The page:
Measuring telomere length to quantify the value of longevity supplementation

08/21/2015 - 04:42

Corey McCarren

The desire to live longer, healthier lives extends throughout history, as countless societies and individuals have used potions, wizardry, and sometimes even savagery in a bid to lengthen the human lifetime. The efforts continue to this day, as many supplement manufacturers offer pills claiming to add years to people’s lives. Such pills often claim to increase telomere length as a mechanism for longevity; in this post, we will see whether such a strategy even makes sense, and whether or not there is a method to test the efficacy of such pills, if it does make sense.

Telomeres – the protective end-caps of chromosomes – are the most influential biomarker when it comes to the lifetime of an individual cell. Since telomeres become shorter with each cell division, their length is directly associated with cellular longevity. Not only a marker, telomeres are also responsible for cellular lifetime as they are charged with protecting genetic material in a chromosome during cell division. When the telomere becomes too short, the cell no longer properly divides, whereas it becomes senescent and dies.

The remaining questions are whether or not telomere length can also be used as a predictor of human longevity, and whether telomere length is a cause or an effect of ageing overall.

What is not up for debate is the fact that telomeres can be lengthened by increased telomerase exhibition; telomerase is the enzyme responsible for increasing the length of telomeres. There are countless studies correlating positive lifestyle choices, like aerobic exercise, meditation, quitting smoking, and a healthy diet to an increase in telomerase activity.

Now we can say that longer telomeres cause a longer cellular lifespan, and that telomeres can be elongated with various lifestyle choices. But before we go any further, we must answer the question posed before: is there even evidence that shorter telomeres are a cause of ageing, and that lengthening them can extend human life?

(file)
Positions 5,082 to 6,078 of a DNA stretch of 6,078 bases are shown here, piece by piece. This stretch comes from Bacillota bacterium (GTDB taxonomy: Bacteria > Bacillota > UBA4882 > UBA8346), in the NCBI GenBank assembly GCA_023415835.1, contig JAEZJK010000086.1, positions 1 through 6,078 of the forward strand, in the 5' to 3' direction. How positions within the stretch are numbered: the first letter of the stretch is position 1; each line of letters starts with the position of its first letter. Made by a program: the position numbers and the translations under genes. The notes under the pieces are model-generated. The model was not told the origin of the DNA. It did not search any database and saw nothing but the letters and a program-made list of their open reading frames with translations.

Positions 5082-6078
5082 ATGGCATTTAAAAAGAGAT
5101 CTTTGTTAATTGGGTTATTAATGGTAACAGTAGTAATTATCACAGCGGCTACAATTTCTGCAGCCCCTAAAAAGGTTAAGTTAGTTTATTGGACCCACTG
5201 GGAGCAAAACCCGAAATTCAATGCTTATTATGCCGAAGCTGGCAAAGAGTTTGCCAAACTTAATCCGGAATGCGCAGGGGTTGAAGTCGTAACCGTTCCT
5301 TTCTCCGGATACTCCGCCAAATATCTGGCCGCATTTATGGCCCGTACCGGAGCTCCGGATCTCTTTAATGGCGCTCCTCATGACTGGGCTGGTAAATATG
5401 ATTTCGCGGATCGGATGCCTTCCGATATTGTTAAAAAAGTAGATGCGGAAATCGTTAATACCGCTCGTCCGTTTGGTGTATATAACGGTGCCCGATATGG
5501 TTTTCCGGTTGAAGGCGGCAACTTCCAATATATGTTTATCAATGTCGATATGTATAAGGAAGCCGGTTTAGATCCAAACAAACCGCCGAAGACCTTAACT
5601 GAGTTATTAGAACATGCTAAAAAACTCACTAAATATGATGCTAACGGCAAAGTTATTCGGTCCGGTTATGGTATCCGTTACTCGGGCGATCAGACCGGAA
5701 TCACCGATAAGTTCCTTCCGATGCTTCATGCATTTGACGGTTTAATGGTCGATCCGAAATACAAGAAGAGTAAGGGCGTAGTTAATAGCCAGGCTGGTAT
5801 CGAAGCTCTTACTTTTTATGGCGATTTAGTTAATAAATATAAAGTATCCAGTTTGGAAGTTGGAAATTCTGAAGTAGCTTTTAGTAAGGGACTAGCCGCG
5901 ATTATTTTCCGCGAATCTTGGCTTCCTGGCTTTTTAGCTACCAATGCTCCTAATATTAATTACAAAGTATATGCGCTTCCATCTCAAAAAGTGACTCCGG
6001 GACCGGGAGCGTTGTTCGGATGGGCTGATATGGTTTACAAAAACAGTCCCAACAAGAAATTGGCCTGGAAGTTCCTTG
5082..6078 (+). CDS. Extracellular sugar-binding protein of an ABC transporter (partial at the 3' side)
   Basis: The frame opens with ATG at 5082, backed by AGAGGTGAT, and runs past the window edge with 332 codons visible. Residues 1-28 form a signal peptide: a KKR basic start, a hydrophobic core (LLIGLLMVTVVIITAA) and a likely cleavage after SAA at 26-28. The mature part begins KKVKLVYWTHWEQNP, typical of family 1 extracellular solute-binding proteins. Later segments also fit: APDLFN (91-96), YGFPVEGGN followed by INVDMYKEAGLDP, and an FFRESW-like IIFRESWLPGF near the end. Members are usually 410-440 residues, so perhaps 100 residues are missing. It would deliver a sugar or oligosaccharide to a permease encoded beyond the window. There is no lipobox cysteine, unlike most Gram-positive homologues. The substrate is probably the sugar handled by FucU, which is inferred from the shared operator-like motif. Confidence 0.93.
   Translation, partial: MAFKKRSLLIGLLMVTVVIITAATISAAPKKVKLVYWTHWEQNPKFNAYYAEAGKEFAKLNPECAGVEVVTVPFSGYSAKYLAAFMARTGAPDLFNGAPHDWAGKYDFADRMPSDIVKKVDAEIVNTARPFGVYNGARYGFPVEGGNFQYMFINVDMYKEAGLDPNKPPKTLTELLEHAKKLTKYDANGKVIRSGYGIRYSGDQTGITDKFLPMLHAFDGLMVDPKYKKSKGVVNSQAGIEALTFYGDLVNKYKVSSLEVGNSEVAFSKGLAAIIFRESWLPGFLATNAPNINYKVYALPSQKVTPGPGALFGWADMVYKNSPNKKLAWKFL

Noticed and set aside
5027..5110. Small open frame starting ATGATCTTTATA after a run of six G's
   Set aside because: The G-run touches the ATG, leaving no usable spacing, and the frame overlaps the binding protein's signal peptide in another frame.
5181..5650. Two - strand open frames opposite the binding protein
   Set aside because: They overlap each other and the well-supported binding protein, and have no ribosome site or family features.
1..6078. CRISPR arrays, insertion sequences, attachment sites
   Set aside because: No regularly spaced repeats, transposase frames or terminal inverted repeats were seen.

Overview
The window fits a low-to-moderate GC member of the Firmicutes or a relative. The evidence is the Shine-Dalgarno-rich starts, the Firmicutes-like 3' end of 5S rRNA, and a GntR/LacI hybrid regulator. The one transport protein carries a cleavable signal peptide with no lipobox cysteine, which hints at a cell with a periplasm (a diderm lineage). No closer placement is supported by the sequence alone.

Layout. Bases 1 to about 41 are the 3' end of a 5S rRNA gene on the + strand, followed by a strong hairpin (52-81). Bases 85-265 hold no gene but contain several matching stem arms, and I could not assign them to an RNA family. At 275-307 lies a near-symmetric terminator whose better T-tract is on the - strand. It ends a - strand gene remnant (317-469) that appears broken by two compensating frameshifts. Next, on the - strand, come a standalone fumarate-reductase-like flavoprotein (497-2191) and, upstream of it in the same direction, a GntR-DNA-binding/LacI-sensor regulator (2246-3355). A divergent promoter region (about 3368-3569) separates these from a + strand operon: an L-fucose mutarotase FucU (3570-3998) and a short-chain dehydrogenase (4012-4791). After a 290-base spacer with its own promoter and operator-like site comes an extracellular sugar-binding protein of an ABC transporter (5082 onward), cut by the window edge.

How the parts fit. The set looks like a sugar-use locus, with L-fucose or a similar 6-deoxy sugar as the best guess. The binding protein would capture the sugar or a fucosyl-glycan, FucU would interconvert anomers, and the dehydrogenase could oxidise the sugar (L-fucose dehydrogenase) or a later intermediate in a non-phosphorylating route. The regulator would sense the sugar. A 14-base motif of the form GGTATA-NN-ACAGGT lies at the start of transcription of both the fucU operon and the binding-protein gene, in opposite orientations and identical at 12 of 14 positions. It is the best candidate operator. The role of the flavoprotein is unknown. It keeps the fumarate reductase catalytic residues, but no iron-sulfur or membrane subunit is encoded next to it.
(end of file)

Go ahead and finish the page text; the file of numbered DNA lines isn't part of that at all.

As with the effect of positive lifestyle choices on telomere length, countless studies have looked into the question of whether telomere length is a predictor of human longevity, and the result is a strong suggestion that it is.

A study conducted in 2012 placed birds (Zebra Finches) in a controlled environment, removing environmental factors from the equation, over the course of their lifespan. At just 25 days of age, researchers measured the length of telomeres in the individual birds, and found that a 50% increase in telomere length resulted in a 50% longer lifespan – a direct causal relationship.

But what about people? Another study looked at the telomere length in humans, starting at age 60, and found that (with over 99% certainty) longer telomeres meant a longer lifespan.

When considering the mechanism for telomere length and human longevity, it appears to be related to the role of short telomeres with early onset of age-related diseases. Studies have shown that shorter telomere length is likely a cause of developing ailments such as cardiovascular diseases and diabetes.

Based on this evidence, and the desire to allow supplement users to test the value of their interventions, Titanovo has recently launched its own telomere length test.

The question that remains unanswered comes when we look at emerging interventions to improve cellular health. There are a number of supplements which claim to increase human longevity, and as a highly unregulated industry, can make such claims without much evidence. At the same time, there may be supplements that do in fact improve cellular function.

These supplements, which may or may not be effective and many of which claim to increase telomere length (thus increasing human lifespan), can easily cost users hundreds of dollars a month. By measuring supplement users telomere length over time, we can quantify whether such supplements are having any measurable effect on cellular health.

We have tested our method on 200 users as part of our pre-market technology evaluation. It was pleasing for us to find that our telomere test, which is done using a cheek swab, found a statistically significant 0.23 R-square correlation on telomere length with age. By offering a survey in conjunction with our test, the data can be further parsed to consider the effect of lifestyle, genetic, and regional factors on telomere length.

By taking our telomere test over time, users are able to measure the rate of shortening (or increase in length) of their telomeres, and make educated decisions on whether their supplementation and lifestyle choices are beneficial to their health.

Interested in measuring your telomere length? Find it online at